Soundtrack Studies: ‘Pulp Fiction’

Tuesday, May 6 by
Certainly one of the best soundtrack album covers we've seen, right?  

If there was ever any doubt that a popular film can carry a wildly esoteric and diverse soundtrack on its shoulders to the masses, look no further than the soundtrack to Quentin Tarantino’s sophomore effort, Pulp Fiction.

The film, despite its non-linear narrative and and a bend so heavy towards timelessness that it would make Wes Anderson blush became the critical and cultural darling of not only 1994, but the entire decade. Perhaps even more impressively, the film manages to remain in the Venn Diagram overlap between “classic films,” and “films people actually want to watch,” which is pretty rare air, especially in the past 20 years.

Soooo, Pulp Fiction was a great, popular film that captivated everyone at the time and continues to do so. And it’s easy to see why.

The soundtrack is so timelessly curated so specifically to the film’s tone, pace, and “feel,” that while it feels completely natural during the 100-minute journey onscreen, it reads as an odd mess when viewed alone.

The prevailing theme throughout the soundtrack seems to be “old stuff fans of contemporary independent cinema won’t recognize or appreciate.” And even if that analysis is correct, it doesn’t really matter. Tarantino remains so myopically focused on his filmmaking, that its almost absurd to think he’d sacrifice the film for something as crass as soundtrack album sales.

The only thing that makes this a cohesive work is the fact that it says PULP FICTION on the front of the CD case, with a smoking hot picture of Uma Thurman under it. Other than that, it’s more or less a completely arbitrary collection of songs, the quality of which can be debated, but largely varies from “pretty good” to “good,” with one song registering at “Off the Chart Fucking Excellent.” That songs is Dusty Springfield’s version of “Son of a Preacher Man.”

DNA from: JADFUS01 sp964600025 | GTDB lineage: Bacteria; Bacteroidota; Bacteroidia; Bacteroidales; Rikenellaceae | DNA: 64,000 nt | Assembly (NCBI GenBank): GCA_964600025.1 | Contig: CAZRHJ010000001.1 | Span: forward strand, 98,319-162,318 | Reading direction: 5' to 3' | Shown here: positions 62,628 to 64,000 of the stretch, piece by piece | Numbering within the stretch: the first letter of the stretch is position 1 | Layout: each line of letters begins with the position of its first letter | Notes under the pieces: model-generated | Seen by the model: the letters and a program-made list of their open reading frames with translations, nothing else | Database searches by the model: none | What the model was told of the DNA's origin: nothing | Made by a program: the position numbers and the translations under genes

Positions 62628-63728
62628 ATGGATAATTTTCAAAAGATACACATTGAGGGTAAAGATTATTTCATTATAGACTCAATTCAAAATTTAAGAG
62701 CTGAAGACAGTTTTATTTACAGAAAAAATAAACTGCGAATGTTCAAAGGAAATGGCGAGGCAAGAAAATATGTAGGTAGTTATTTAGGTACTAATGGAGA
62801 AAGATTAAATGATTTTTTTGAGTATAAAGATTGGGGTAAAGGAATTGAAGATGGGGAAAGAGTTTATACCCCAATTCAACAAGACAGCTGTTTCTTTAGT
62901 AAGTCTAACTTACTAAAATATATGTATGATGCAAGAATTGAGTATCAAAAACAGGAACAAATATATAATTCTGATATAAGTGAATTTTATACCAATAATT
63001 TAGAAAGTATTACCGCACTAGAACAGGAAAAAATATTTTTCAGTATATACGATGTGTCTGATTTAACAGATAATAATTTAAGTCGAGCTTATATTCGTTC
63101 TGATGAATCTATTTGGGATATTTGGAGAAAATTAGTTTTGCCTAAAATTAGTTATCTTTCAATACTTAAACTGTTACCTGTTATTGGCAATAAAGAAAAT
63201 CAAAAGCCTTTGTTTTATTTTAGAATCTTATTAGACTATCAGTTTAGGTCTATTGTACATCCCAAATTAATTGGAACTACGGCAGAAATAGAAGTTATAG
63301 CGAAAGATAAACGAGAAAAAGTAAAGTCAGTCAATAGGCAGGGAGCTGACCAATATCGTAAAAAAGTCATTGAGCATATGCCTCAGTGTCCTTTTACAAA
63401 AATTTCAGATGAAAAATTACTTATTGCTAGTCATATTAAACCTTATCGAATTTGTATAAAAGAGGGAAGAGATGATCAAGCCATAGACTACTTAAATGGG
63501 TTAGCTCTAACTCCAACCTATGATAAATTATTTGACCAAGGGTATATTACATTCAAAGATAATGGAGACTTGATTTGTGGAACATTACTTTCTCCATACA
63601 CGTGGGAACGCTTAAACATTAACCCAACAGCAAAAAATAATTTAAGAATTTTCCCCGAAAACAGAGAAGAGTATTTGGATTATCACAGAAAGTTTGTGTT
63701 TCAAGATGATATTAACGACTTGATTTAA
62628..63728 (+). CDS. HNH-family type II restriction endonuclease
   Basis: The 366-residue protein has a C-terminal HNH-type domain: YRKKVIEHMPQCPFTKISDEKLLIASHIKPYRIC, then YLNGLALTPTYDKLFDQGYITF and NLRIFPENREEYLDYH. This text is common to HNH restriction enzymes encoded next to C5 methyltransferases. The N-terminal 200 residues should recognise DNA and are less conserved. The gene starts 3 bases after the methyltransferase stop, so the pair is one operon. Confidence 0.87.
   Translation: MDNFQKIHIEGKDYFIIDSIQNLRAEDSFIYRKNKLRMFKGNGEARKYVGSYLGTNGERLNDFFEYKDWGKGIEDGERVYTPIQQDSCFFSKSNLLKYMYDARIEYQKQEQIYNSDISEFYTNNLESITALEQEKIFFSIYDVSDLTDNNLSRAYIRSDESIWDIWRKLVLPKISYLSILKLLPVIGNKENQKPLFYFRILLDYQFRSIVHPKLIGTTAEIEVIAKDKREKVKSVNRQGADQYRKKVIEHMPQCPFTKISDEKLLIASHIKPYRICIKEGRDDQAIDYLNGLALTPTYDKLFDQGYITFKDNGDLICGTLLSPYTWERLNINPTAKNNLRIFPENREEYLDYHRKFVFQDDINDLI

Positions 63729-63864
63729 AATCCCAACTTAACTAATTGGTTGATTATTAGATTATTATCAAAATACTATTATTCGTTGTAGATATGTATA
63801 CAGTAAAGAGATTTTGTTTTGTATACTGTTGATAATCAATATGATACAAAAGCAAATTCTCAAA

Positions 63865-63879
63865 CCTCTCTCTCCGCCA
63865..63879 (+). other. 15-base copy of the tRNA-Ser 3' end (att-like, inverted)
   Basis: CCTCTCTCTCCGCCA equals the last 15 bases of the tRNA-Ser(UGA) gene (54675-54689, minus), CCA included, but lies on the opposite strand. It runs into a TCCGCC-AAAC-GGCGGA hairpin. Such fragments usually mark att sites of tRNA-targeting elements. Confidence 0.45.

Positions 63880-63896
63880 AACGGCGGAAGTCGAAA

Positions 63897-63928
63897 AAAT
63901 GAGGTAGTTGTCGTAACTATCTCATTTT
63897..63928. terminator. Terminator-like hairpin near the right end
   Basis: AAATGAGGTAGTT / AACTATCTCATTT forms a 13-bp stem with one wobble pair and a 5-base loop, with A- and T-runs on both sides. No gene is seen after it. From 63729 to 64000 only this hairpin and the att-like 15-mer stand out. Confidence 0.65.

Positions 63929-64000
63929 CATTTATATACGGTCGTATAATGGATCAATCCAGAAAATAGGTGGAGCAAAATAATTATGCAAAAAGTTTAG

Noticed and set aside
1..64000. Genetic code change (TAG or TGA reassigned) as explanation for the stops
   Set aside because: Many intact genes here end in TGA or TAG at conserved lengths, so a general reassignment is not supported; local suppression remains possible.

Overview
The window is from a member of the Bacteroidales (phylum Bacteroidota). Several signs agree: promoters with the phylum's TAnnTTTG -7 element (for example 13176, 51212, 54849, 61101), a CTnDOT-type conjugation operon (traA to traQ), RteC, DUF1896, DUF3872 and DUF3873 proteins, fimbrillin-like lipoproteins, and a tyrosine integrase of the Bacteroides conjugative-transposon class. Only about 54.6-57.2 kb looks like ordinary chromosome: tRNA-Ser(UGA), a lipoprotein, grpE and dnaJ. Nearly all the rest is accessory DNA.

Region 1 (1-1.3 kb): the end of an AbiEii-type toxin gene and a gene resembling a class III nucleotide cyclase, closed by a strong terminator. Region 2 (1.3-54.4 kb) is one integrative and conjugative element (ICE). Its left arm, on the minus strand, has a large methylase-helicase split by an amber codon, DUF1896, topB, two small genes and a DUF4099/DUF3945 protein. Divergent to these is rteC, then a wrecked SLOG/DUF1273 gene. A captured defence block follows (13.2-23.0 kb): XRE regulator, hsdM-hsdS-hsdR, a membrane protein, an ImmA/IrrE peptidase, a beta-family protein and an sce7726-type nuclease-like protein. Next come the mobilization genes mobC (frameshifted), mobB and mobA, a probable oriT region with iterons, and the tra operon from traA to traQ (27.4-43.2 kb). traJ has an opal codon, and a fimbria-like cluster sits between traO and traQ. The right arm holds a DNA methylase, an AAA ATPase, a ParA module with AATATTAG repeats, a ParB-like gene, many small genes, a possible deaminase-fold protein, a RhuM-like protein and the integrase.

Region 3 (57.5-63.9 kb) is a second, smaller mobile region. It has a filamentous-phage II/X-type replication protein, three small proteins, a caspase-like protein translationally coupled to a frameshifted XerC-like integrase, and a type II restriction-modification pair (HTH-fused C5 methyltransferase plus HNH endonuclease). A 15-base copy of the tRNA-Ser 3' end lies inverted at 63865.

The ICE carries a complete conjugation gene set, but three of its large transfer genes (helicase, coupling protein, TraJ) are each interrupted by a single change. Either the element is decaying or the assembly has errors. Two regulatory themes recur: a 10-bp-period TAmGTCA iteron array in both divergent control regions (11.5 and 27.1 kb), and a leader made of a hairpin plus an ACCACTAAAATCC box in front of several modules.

Besides that gem, you’ve got Dick Dale doing Miserlou, you’ve got that Chuck Berry song, you’ve got a Neil Diamond cover song, you’ve got Al Green’s “Let’s Stay Together,” and you’ve got “Jungle Boogie.” Good songs, but, as I mentioned in last week’s Judgment Night piece, diversity in music generally tends to alienate more of an audience than it does attract one.

However, these strange, imperfect pieces fit so well in the scenes Pulp Fiction that together, the fact that they’re so evocative of dancing at Jackrabbit Slims, the opening credits, Mia Wallace playing Urge Overkill on a giant reel-to-reel, that this ostensibly serves as a $15 souvenir of the film.

So when we look at this album, and if you indulge me enough to concede that, while these songs are pretty good, there was no market for them until Quentin Tarantino made them a part of something bigger. It’s not a hard line of logic to buy into, especially considering the exact same thing could have been said about John Travolta and his career at the time.

Quentin Tarantino’s movie was so good that it made things special just by being around them.

And I believe that’s why this soundtrack performed as well as it has. The soundtrack as an album is not that special. It’s a quirky and old, but not in a nostalgic fashion. In a weird QT brand of cool. And that’s among the most marketable brands of cool in the world. Sprinkle in some of those painful little dialogue snippets throughout the soundtrack, and all of a sudden Pulp Fiction wasn’t just on your TV at home. It was in your car, too.

If you are to believe that the Pulp Fiction “brand” was so powerful it could have made any collection of songs a hit album that went double platinum, then you must ask, “Is the soundtrack of Pulp Fiction largely incidental?”

No, not really. Those songs worked perfectly in the film, and without such a great soundtrack, the film wouldn’t have been as good. So in that sense, the soundtrack was a success. Which would ostensibly be the only sense that matters in the world of film. Soundtracks exist to support films. Otherwise, they’re just compilations, anthologies, or albums.

But when the context of the film is gone, does a soundtrack have an obligation to the purchaser to succeed on its own?

Without answering that thorny question, I would say that the Pulp Fiction soundtrack succeeds on its own just by virtue of being the Pulp Fiction soundtrack. Which is a convenient little crutch, but also a nice perk of being the soundtrack to what’s (very) arguably the greatest film in a generation.

 

 

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